Another myth involving the dragon king is that of Urashimataro. One day the fisherman saw some children tormenting a turtle on the beach and he shooed them away. In gratitude, the turtle offered to take Urashimataro on a sea voyage and a free tour of Ryujin's undersea palace. On arrival the fisherman was given a feast by the dragon king's daughter and, when he finally left, a parting present of a jewellery box. When Urashimataro made it home he saw that the village had changed since he had left, he could not find his own house or his family either. Then he met one old lady who only just remembered being told as a child of the mysterious disappearance of one of the fishermen of the village. On top of that, when he opened his jewellery box a mist came forth that instantly changed him into a very old man with a long white beard. At the bottom of the box was a single feather, and when Urashimataro took hold of it, he was transformed into a crane, the symbol of happiness, which then flew off in the direction of the far away palace of Ryujin.

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Hoori & the Fishhook

Ruyijin, this time as Watatsumi, features prominently in the story of Hoori (aka Hoho-demi or Hikohohodemi) which is told in the Kojiki ('Record of Ancient Things') which was compiled in 712 CE. Hoori, the youngest son of Ninigi (grandson of the sun goddess Amaterasu), one day borrowed the magic fish hook of his brother Hoderi. The hook allowed the user to catch a vast number of fish without any effort at all. Inexplicably, though, when Hoori tried it, the hook would not get a single bite and to make matters worse the hapless fisherman dropped it so that it sank to the depths of the sea.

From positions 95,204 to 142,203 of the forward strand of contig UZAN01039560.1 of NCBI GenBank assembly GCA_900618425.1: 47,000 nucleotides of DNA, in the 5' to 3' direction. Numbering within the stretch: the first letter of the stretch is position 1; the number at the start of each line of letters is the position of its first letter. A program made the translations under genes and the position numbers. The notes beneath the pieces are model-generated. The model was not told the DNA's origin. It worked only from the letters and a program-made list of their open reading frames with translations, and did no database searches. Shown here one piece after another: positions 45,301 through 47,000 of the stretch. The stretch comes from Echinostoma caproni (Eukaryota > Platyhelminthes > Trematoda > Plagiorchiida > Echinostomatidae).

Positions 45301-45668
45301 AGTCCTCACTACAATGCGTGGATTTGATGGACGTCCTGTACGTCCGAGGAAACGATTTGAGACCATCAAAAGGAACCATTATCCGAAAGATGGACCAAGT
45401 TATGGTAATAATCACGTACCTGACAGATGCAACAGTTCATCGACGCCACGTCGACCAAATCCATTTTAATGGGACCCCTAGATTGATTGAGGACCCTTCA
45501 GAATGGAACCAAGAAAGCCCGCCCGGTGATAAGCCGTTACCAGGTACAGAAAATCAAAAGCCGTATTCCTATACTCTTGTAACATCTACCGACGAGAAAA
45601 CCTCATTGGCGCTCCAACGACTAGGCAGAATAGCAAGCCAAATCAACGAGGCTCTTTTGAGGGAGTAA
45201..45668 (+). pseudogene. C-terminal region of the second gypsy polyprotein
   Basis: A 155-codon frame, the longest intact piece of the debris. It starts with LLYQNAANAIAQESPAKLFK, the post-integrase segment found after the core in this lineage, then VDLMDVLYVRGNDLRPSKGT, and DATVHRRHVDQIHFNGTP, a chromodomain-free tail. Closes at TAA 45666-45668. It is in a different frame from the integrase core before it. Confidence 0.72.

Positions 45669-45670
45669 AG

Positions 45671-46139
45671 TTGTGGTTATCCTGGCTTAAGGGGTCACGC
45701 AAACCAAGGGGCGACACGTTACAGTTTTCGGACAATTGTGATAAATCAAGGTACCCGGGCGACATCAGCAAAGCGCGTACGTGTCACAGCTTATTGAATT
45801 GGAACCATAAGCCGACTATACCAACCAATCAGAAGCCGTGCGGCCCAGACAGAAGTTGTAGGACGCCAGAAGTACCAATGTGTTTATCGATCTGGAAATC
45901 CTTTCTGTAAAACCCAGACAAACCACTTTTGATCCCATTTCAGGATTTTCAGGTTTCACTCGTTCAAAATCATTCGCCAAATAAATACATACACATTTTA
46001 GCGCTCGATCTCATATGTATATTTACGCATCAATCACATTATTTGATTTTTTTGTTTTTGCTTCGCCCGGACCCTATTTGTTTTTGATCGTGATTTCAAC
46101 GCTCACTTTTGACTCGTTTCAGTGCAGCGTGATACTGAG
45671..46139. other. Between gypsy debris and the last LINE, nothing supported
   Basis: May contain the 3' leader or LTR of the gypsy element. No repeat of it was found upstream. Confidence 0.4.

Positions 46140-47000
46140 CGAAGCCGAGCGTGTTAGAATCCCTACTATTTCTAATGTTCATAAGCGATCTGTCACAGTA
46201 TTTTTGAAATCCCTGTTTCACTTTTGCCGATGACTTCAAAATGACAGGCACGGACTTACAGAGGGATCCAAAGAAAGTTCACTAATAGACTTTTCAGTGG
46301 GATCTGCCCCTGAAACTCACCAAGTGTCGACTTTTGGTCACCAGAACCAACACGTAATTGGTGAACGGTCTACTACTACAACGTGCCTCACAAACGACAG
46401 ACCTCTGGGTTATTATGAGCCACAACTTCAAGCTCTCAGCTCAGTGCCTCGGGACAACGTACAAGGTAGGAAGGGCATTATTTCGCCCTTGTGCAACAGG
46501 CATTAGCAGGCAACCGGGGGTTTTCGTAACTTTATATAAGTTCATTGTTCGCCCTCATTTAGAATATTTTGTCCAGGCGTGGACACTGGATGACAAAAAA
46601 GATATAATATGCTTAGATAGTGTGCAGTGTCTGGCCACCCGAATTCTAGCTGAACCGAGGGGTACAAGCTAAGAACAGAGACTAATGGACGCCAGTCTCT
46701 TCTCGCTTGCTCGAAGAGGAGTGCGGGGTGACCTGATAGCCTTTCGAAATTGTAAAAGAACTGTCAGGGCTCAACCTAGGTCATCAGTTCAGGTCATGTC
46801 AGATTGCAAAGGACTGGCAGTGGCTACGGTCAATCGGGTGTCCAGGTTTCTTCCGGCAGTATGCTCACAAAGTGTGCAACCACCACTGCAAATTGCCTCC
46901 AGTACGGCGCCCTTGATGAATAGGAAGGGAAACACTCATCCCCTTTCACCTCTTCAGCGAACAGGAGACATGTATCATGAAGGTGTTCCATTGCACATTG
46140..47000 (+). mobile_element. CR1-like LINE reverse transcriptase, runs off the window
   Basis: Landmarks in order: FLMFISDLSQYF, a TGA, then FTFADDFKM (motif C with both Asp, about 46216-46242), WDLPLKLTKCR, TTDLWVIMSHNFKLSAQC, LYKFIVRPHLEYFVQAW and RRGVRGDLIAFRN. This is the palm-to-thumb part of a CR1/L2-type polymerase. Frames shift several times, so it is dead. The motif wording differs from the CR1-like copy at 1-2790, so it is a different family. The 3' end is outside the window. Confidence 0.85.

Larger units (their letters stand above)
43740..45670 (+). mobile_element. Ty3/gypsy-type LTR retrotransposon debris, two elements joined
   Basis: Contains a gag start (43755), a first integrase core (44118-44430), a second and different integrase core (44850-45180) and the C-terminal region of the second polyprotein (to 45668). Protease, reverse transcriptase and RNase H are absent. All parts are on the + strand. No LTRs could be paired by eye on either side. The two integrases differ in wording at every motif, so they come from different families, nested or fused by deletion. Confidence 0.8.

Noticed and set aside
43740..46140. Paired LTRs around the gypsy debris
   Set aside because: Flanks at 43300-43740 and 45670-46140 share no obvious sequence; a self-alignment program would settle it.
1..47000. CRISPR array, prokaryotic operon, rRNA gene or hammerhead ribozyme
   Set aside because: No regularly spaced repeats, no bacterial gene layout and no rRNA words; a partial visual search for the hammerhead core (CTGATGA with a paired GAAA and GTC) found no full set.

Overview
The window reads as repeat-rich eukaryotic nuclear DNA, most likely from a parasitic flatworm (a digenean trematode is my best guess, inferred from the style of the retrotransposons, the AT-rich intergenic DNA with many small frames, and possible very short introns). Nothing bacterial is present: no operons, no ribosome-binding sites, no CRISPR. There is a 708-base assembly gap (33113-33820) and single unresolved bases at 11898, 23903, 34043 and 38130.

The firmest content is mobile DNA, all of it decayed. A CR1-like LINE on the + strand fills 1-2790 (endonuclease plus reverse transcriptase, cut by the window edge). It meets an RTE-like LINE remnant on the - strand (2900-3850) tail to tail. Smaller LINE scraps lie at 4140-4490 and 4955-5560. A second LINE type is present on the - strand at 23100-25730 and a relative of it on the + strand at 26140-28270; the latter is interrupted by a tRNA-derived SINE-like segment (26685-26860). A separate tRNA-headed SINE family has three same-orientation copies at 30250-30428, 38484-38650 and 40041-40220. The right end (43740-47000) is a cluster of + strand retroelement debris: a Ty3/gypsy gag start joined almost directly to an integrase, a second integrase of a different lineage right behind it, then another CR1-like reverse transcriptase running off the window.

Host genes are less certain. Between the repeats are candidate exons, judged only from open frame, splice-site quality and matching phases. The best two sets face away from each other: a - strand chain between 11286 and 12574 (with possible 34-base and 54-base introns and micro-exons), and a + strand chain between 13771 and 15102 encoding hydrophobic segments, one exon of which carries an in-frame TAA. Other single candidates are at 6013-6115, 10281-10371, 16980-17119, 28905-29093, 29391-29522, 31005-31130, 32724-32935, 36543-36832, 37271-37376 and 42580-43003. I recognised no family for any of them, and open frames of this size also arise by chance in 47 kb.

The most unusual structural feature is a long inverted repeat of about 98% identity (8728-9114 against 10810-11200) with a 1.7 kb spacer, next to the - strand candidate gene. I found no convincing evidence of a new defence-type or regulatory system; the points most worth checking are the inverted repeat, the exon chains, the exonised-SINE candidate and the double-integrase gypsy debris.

Not best pleased to find out what had happened to his prize possession, Hoderi refused his brother's offer of a new batch of 500 hooks made from his broken sword. Sitting on the beach in tears, Hoori was approached by a kami who, on discovering his anguish, told him to visit Watatsumi, who would surely be able to find and return the hook if asked nicely enough. Accordingly, Hoori built himself a small boat and after a long voyage finally arrived at the sea god's palace. There he was greeted by Watatsumi's daughter Toyotama-hime and, awestruck by the princess' beauty, promptly forgot why he had sailed there in the first place.

Hoori and Toyotama-hime married with the blessing of Watatsumi who gave them so many gifts it took 100 tables to display them. However, in their blissful youth, they rather lost track of time so that several years passed before Hoori remembered that his brother was still waiting for the fishhook. When he told Watatsumi, the god gathered all the fish in the sea and discovered the hook in the mouth a sea bream (or dorado). He cursed the hook and then gave the departing Hoori two jewels with which he could control the waters that would irrigate his rice fields. Back home after a helpful shark (or crocodile) had given him a lift, the magic jewels ensured that while ruin befell his brother, Hoori became very prosperous and lived for 500 years.

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This content was made possible with generous support from the Great Britain Sasakawa Foundation.

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About the Author

Mark Cartwright
Mark is a full-time writer, researcher, historian, and editor. Special interests include art, architecture, and discovering the ideas that all civilizations share. He holds an MA in Political Philosophy and is the WHE Publishing Director.



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Cite This Work

APA Style

Cartwright, M. (2017, June 28). Ryujin. World History Encyclopedia. Retrieved from https://www.worldhistory.org/Ryujin/

Chicago Style

Cartwright, Mark. "Ryujin." World History Encyclopedia. Last modified June 28, 2017. https://www.worldhistory.org/Ryujin/.

MLA Style

Cartwright, Mark. "Ryujin." World History Encyclopedia. World History Encyclopedia, 28 Jun 2017. Web. 16 Jun 2024.